Sharing databases is something that’s convenient to do within your local development environment especially if you’re working with multiple machines.

If for whatever reason you’re looking to do this with a staging environment or production environment, then this is not the way to do it. There are strategies like database replication and the like that are meant for that, and that are far beyond the scope of this post.

Instead, this is primarily intended for systems that you have, likely on the same network, and that you swap between during the day.

Sharing Databases

First, the whole idea behind sharing databases is to make it easy to work with the same set of information across multiple machines when working on small-ish projects. Since databases are nothing more than [intelligently managed] files, they can be stored and synchronized in software like Dropbox.

Sharing Databases in Dropbox

Sharing Databases in Dropbox

Secondly, although the example that I’m going to give is specifically for MAMP Pro, this is applicable not only to MAMP but other systems as well. You just need to know where your software of choice keeps its database files.

Sharing Databases from MAMP

For MAMP Pro and on macOS, this is in the /Library/Application Support/appsolute/MAMP PRO directory. More specifically, it’s in the db subdirectory, but I’ll get to that momentarily.

And the idea behind sharing databases between (or among) machines is this:

  1. have Dropbox installed on each machine,
  2. have MAMP Pro (or your software of choice) installed on each machine,
  3. be comfortable with symbolic links (or shortcuts, if you’re on Windows).

Since I’m on macOS, the following set of instructions are going to be specifically for that, but they can be tailored for other machines.

1. Backup Your Data

This should go without saying, but anything that’s located in the /Library/Application Support/appsolute/MAMP PRO/db directory should be saved in case you make an error when setting up the shared resources.

To do this, copy (versus move) the db directory to another place on your hard drive so that you can easily restore it if something goes wrong.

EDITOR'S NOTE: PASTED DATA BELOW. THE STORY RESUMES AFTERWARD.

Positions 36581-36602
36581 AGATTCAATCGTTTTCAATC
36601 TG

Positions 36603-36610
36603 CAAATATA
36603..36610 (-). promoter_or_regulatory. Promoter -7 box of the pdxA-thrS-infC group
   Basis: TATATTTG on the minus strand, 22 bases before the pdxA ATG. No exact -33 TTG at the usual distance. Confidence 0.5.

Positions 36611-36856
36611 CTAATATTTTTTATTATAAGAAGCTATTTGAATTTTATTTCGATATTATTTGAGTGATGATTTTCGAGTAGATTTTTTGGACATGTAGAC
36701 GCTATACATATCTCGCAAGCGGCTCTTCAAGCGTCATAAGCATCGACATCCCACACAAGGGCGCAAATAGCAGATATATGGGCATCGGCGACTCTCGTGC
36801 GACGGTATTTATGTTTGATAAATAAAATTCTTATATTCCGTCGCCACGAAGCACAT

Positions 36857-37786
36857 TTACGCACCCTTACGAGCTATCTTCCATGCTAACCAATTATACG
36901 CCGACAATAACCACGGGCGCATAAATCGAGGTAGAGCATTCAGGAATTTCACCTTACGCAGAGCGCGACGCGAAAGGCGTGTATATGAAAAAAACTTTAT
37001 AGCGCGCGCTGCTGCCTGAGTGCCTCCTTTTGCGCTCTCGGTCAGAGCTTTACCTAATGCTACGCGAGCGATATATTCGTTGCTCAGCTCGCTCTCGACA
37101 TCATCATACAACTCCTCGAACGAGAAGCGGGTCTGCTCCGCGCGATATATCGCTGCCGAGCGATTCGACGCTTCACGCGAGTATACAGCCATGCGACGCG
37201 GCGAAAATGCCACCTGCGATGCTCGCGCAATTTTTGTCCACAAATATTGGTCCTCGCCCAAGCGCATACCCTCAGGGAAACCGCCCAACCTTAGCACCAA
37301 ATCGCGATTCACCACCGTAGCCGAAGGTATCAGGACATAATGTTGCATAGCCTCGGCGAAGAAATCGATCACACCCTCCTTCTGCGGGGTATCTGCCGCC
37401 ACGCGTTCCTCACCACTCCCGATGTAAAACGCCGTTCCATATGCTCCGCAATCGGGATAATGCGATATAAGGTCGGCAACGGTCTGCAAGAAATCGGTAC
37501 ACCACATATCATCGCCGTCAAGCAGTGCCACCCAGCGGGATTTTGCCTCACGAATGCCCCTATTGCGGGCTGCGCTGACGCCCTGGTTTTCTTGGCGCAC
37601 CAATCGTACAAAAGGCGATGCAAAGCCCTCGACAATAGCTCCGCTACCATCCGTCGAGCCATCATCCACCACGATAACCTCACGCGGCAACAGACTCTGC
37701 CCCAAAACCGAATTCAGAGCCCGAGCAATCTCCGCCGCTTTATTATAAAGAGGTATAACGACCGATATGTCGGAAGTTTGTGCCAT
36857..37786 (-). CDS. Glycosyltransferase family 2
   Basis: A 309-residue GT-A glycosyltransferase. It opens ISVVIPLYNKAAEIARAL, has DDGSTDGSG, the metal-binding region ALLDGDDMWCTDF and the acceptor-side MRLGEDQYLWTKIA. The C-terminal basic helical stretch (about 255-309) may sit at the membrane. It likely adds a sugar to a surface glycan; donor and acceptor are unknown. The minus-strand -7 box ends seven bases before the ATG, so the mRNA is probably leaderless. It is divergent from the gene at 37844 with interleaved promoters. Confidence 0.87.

2. Create a Location in Dropbox

This is up to you, but I’m a fan of using an “Apps” directory out of which I create shared settings. Sometimes this is for editors, other times it’s for software like Transmit (as you see in the shot above), and I’m using it for sharing databases, too.

Note, however, that the name of the directory is important – at least to a degree. I prefer the name the directory based on the directory that it’s going to represent as I create a link between the two files.

So, for example, in Dropbox, I have /Apps/MAMP/db since I have a db directory on the hard drive.

3. Copy the Database to Dropbox

From there, I copy the db directory from its original location on the hard drive to the location I’ve selected in Dropbox.

Databases in Dropbox

After that, I need to create a link.

4. Create a Symbolic Link

This is where things can break if you’re not careful. First, make sure MAMP is completely closed. Note that the syntax for symbolic links takes the destination directory first then the source directory second.

Symbolic Links

Next, I usually remove the db directory from its original location. This isn’t something that has to be done, but I find it cleaner to start without anything in the MAMP directory such that when I create the symbolic link, that’s what it creates.

So open a Terminal window and enter the following command:

After that, verify your Dropbox directory contains the database files, as expected, and that your db directory in MAMP is referencing an external directory (it will have an arrow overlay on it like this):

External Database Reference

External Database Reference

Again, With the Local Environments

To reiterate, this is something that I recommend only for local environments and something that I think you should do only if you aren’t dealing with sensitive data.

A Note From a Reader

Specifically, make sure that when you’re setting this up, you have your servers off. And when you move to a another machine, you turned MySQL off on the original machine.

Back on Target

Database replication across other machines is best left to the experts, and sharing sensitive information should be self-evident as to why this shouldn’t be stored in Dropbox.

Other than that, once all is said and done, load MAMP on your machines and you should see all of your data available across each machine and accessible from your favorite database front-end.